This variety of onion, a variety referable to the Allium cepa L. species, with a white colour and a characteristic flattened shape in the centre of the bulb, has been cultivated for some time in the municipality of Nepi. In the past, a large part of the town’s economy revolved around the cultivation of this vegetable, so much that, throughout the upper Lazio, the inhabitants of Nepi were known as “cipollari” (onion growers). In this territory, fertile and rich in mineral waters, onion cultivation must have been introduced by the Romans at the time of the conquest of the Etruscan territories. Since then, the Nepi inhabitants became expert growers of this well-known and sought-after vegetable in Roman markets. Until the late 1950s, the fame of the onion must have been undisputed if, in 1976, there were 220 vegetable gardens and over 1200 producers in Nepi.
In recent years, however, the cultivation of this vegetable risked to disappear completely from the territory because of hybridisation with other local varieties. To protect this excellent vegetable, some farmers, holders of the seed for generations, have resumed cultivating it in their gardens (at present, there are 20), being very careful to reproduce it in isolated land to avoid contamination with other varieties and to promote its consumption. Delicate and particularly digestible, it is one of the vegetables always used in the local cuisine. The inhabitants usually consume it raw, in soups or as the protagonist of traditional recipes such as acquacotta or barley with Nepi onions and chestnuts from the Cimini Mountains.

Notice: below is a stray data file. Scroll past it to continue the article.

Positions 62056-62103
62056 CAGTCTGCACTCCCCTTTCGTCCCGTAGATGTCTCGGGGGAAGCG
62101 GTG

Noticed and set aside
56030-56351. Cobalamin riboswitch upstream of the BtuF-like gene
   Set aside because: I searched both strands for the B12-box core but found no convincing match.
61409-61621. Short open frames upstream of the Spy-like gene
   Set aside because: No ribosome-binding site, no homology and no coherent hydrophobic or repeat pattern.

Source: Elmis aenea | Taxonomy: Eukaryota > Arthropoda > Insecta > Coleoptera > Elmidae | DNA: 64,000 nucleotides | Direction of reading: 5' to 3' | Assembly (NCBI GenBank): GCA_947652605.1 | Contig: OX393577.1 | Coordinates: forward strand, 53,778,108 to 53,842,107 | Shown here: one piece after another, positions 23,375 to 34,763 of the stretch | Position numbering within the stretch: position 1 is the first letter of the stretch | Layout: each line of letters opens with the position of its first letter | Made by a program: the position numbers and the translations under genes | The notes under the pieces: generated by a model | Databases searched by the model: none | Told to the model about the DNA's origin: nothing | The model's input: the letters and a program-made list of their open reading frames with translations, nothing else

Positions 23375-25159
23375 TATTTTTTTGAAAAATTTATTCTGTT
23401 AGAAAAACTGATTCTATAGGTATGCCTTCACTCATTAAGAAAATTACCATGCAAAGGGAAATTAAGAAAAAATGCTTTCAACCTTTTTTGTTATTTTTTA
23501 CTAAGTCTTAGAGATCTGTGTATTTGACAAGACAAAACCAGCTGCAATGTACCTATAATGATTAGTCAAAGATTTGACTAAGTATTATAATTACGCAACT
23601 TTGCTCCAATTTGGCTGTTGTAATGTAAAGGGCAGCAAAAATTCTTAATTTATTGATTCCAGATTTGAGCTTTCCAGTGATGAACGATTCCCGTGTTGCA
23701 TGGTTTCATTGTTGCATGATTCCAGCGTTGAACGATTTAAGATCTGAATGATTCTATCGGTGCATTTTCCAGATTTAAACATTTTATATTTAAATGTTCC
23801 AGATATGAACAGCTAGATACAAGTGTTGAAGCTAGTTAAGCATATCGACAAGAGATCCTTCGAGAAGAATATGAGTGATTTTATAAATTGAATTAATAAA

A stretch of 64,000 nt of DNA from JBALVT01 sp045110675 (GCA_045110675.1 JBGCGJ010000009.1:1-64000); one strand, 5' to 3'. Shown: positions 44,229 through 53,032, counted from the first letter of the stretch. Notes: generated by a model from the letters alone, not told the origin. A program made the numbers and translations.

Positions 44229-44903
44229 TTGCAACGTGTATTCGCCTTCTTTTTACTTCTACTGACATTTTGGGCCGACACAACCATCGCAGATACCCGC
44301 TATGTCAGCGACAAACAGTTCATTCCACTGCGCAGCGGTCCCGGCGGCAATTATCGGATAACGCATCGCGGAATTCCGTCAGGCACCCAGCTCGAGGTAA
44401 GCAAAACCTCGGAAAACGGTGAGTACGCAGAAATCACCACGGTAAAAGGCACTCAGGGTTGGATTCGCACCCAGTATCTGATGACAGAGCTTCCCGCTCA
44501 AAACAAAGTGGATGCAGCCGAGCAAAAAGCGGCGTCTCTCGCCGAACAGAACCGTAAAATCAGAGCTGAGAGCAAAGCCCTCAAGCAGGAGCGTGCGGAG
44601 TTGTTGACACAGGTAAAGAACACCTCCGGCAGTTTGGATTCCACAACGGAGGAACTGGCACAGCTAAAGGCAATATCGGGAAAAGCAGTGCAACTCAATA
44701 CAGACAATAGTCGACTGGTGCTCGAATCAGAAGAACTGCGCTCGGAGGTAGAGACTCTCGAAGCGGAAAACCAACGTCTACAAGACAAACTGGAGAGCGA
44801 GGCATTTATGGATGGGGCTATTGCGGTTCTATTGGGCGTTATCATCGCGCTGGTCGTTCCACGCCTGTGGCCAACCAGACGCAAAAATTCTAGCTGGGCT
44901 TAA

The Nepi onion has a white colour of medium intensity with green veins. When cut, it has the characteristic multiple layers structure of a uniform white colour. The high olfactory intensity is characterised by notes of vegetables. The taste is harmoniously sweet, with a slight salty, sour and bitter note. High pungency and good aromatic persistence.